Christopher J. Ellis

Date award received: 
Christopher J. Ellis. Photo courtesy Dept. of Anthropology, UWO website

The Smith-Wintemberg Award is the CAA’s Nobel Prize and was created “to honour professional members of the Canadian archaeological community who have made an outstanding contribution to the advancement of the discipline of archaeology and our knowledge of the archaeological past of Canada.” After careful consideration of a letter of nomination and several solicited letters of support, it is my distinct pleasure to present Christopher J. Ellis with the Smith-Wintemberg Award for 2017.

Chris entered archaeology in the 1970s, completing a B.A. at Waterloo University, doing fieldwork at the famous Parkhill site in southern Ontario. Chris attended McMaster University for his M.A. and Simon Fraser University for his Ph.D., focusing on Paleo-Indians of southwestern Ontario. A year after he completed his PhD in 1984, he secured a teaching position at Waterloo University and after 1990 at Western University in London, Ontario, where he continues to teach and carry out research today. In addition to his landmark research on Paleo-Indians, Chris has made significant contributions to our understanding of the pre-ceramic or Archaic hunter-gatherers of Ontario and northeastern North America. Anyone who knows Chris would agree with this statement in the nomination letter written by Neal Ferris:

Dr. Ellis is truly one of the smartest, productive, collegial and convivial archaeologists in Canada today.

Chris’s research contributions are both exceptional and prolific. As stated by Neal Ferris in the nomination letter:

 His work on the earliest traces of human history in the archaeological record has led to his well-earned reputation as a leading scholar in North America on the North American Paleolithic, and his research has been instrumental in contributing to the advancement of that scholarship to move beyond stone tool typologies and paleo-economic determinism, in order to gain real insight into human decision making and choices . . .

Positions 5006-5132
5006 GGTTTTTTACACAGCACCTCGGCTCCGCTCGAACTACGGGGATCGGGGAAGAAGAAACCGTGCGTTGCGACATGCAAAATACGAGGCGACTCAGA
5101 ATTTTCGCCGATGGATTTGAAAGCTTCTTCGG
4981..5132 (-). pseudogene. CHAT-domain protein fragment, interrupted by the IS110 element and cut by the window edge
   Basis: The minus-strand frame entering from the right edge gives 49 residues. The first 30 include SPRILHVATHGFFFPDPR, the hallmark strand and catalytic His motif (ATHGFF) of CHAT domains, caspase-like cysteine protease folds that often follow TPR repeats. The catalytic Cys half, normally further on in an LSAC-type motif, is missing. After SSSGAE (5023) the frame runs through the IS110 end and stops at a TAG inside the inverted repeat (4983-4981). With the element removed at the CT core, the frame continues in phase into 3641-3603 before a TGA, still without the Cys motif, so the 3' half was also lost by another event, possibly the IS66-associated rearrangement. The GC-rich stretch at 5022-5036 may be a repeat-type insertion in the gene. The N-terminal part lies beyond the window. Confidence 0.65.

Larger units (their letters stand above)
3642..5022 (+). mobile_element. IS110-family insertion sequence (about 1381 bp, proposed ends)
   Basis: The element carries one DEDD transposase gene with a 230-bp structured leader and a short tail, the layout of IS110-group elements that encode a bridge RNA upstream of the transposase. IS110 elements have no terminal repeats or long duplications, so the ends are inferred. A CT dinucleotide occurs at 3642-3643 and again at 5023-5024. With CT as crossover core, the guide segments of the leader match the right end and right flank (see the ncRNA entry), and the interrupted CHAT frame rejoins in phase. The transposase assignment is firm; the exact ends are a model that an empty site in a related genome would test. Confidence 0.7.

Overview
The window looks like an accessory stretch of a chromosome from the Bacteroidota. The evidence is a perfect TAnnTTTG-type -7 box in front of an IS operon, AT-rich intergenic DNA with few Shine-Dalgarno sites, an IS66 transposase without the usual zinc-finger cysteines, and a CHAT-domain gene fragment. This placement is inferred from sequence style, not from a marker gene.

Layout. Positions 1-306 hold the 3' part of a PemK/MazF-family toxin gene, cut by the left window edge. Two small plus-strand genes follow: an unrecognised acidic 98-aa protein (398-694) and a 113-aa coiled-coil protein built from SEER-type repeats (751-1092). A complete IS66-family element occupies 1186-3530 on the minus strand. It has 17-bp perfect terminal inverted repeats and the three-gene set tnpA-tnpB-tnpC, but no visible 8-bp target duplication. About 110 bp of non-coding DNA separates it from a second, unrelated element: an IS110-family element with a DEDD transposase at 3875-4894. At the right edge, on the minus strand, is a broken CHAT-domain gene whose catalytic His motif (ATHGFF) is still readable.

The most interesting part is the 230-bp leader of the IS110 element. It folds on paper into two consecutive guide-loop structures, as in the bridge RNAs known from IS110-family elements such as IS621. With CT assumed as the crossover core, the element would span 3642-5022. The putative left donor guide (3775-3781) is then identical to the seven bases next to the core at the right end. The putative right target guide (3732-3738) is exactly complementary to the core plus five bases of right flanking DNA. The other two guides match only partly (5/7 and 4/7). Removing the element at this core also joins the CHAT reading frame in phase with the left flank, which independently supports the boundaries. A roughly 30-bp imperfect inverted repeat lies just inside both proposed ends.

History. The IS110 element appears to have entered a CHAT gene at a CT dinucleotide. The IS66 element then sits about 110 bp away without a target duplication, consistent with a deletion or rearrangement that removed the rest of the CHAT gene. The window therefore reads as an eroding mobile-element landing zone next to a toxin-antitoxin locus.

It is no understatement to say, absent Dr. Ellis' contributions, our understanding of the first three quarters of the very long archaeological history of human life in Eastern Canada would be miniscule.

Chris’s enthusiasm for archaeology is contagious as demonstrated by his publication record and research and conference presentations. Chris is the author and editor of 7 books and monographs, and he has published 45 peer-reviewed book chapters and articles, and close to 100 non-peer reviewed articles and technical reports. As stated in a letter of support for his nomination by Mike Spence:

Chris has accomplished something that few archaeologists have ever managed to do. He has published virtually all of the research that he has engaged in over the years. Most of us have, over the course of our careers, built up a comet’s tail of unpublished research that we spend our later years struggling to catch up on – rarely with much success. Chris takes seriously our responsibility to publish on the sites that we have effectively destroyed with our excavations.

In addition to his prolific research output, Chris has mentored over 60 graduate students, 100s of undergraduates, and has always included members of Indigenous communities and avocational archaeologists in his field and lab research.

In his spare time, Chris has served the Ontario Archaeological Society for a number of years as editor of Ontario Archaeology and Kewa: Newsletter of the London Chapter of the Ontario Archaeological Society and on awards committees for the Canadian Archaeological Association. He puts most of us to shame by his regular attendance at chapter meetings, conferences, and public archaeological events and his dedicated commitment to mentoring avocational archaeologists.

Given his 40-year career in archaeology in Ontario, his innovative research and prolific publication record, and his generous involvement with archaeological organizations and avocationals, it is my sincere pleasure as a colleague and friend to present Chris Ellis with the Smith-Wintemberg Award.